Sunday, August 8, 2010

Carmel Mission

While on our weekend trip to Monterey we did not plan to visit the Carmel Mission, also known as Mission San Carlos Borromeo del Rio Carmelo, because my mother and I had both been there before, but when we found ourselves with a few minutes to spare, we decided to visit the mission gardens. Oops, big mistake – what we didn’t know was that the plaza gardens had undergone extensive renovation since either of us had been there, and they were bursting with flowering vines, shrubs and perennials that all seemed to be at their peak.

One starts the tour at a small gift shop attached to what is now a museum. Exiting a modest wooden door a large plaza is revealed that lies between of the museum and perimeter wall. The Basilica with its tower provides the backdrop. This stone structure was built in 1793 replacing an adobe chapel, which had been built to replace the original wooden church, built in 1771. The current church tower is of Moorish design and has nine bells in the tower.

While many of the plantings appear to be new, several old specimens remain including a pair of Taxus trees that dwarf the entrance to the museum, an old pepper tree, and a wonderful cork oak with deeply furrowed bark. Planting beds are lined with large cobbles and a raised portion of the garden is defined by a plastered wall with Moorish detailing and an integral wood bench. The layout of the garden spaces appeared true to the period but time did not permit verification of this. What was clearly not historic was the exposed aggregate paving with brick bands in the plaza – these seem to be a misguided 1970s era “improvement”.

Moving through a broad, stucco garden wall one enters the mission cemetery where several of the padres and over 200 Native Americans and Spaniards are buried. Plots are lined with abalone shells and stones, have simple wooden crosses and compacted earth paths. Some have bronze or granite headstones.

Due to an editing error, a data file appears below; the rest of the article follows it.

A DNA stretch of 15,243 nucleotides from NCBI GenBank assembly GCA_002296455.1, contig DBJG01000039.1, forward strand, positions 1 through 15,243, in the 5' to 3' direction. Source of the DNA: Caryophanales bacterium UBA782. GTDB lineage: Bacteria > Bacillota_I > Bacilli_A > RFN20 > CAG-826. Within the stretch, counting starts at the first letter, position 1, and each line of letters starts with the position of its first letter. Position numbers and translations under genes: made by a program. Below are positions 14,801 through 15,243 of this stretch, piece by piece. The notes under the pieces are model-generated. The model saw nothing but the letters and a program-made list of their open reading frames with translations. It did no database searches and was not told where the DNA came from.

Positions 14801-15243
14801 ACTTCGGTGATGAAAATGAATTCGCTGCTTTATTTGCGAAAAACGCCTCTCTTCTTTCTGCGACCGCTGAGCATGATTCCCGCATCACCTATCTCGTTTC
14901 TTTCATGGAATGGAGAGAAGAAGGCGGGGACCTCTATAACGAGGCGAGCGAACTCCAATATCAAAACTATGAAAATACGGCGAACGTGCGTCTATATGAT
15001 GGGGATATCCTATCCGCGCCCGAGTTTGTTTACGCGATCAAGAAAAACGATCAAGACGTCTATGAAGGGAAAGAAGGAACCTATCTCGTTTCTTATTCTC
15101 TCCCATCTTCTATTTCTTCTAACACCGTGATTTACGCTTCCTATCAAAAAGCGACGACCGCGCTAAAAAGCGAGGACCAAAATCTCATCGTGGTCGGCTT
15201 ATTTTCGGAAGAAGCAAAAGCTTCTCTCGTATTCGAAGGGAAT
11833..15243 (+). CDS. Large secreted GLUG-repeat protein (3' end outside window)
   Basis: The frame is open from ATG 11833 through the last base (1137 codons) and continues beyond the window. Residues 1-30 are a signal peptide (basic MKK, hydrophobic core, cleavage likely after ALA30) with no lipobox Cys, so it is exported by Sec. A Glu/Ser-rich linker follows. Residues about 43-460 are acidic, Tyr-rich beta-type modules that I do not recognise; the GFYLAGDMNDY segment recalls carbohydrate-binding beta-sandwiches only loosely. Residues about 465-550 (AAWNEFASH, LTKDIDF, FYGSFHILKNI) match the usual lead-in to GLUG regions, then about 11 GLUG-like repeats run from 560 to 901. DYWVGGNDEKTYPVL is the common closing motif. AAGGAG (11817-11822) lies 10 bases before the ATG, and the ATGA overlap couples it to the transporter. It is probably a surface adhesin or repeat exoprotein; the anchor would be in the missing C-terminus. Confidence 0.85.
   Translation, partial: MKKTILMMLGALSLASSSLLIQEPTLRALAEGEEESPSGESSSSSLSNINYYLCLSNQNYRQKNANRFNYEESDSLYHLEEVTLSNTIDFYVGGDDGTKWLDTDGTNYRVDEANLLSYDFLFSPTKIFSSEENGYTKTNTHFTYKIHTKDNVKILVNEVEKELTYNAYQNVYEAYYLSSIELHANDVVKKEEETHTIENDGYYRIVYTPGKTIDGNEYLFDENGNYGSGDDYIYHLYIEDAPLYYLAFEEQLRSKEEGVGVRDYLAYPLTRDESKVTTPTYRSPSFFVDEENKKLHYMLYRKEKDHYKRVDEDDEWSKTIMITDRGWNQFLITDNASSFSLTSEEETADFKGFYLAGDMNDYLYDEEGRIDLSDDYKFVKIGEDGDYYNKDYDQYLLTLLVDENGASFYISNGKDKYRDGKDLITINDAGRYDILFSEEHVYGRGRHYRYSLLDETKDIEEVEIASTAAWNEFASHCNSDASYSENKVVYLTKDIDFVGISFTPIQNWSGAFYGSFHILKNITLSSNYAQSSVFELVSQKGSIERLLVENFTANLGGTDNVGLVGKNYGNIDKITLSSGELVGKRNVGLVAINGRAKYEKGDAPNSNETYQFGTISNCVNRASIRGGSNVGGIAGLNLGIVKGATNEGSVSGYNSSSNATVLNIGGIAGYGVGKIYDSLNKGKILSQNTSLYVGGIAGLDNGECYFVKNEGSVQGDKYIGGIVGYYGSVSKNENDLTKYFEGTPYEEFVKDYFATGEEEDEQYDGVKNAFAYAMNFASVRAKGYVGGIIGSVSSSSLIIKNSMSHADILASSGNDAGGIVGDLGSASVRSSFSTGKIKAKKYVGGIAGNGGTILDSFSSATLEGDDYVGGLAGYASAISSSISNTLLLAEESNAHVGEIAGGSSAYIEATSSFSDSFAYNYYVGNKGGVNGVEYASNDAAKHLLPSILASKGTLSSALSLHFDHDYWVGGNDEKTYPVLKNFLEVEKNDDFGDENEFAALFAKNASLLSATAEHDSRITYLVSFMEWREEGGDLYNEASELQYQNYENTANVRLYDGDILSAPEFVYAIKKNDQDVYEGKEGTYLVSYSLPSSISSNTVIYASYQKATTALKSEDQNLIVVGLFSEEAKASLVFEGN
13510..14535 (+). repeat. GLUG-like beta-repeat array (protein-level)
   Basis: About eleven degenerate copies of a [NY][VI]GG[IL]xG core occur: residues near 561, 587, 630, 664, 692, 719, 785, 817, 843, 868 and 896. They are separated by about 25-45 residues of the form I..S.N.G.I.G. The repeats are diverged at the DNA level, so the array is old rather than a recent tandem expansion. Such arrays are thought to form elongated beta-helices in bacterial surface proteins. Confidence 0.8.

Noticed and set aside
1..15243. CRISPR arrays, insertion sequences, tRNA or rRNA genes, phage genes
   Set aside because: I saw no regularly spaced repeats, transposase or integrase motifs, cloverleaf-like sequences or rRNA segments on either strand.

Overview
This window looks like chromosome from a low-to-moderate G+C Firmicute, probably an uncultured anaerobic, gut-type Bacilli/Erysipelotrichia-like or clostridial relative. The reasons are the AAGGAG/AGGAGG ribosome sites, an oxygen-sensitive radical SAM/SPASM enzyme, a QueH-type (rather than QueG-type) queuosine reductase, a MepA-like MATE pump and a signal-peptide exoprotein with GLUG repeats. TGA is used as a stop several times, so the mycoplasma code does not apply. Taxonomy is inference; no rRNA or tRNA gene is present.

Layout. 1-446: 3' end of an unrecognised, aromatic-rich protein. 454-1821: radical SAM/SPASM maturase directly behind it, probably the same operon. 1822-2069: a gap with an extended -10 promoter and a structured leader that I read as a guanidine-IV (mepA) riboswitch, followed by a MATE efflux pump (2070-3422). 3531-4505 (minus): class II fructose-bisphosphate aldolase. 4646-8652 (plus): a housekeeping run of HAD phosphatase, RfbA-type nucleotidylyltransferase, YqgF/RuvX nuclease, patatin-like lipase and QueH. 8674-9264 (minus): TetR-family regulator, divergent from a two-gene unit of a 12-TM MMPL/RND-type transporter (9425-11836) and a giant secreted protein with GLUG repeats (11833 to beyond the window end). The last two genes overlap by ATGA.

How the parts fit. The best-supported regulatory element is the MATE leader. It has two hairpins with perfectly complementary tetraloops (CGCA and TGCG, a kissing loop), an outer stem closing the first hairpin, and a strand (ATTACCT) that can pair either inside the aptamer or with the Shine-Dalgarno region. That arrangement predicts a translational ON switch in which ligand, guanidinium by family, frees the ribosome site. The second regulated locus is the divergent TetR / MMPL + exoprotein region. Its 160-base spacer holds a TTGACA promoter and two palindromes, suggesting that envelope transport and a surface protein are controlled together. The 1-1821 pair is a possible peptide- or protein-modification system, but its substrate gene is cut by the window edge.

Given the time we had to spend at the mission these gardens would have sufficed – and their beauty and detailing would have satiated us, but following the tour path we entered first into an intimate, shady garden with benches, a fountain, glazed tile friezes and religious-themed sculpture. This quiet space opened onto a massive plaza more than four times larger than the museum/Basilica plaza.

The main plaza, like the first, had a traditional mission character consisting of a large expanse of open area surrounded by perimeter planting beds and one, large pentagon-shaped stucco, brick and deep-blue tile pool. The weathered brick of the fountain gargoyle conveyed its age. This space was so large and richly planted it was instantly apparent that we definitely did not have enough time to really enjoy the mission gardens, much less have a moment to look at the mission structures or visit the museum. We rushed off to make our 1:00 tour reservation, which I strongly recommend one avoid. The Carmel Mission deserves a half day visit easily.

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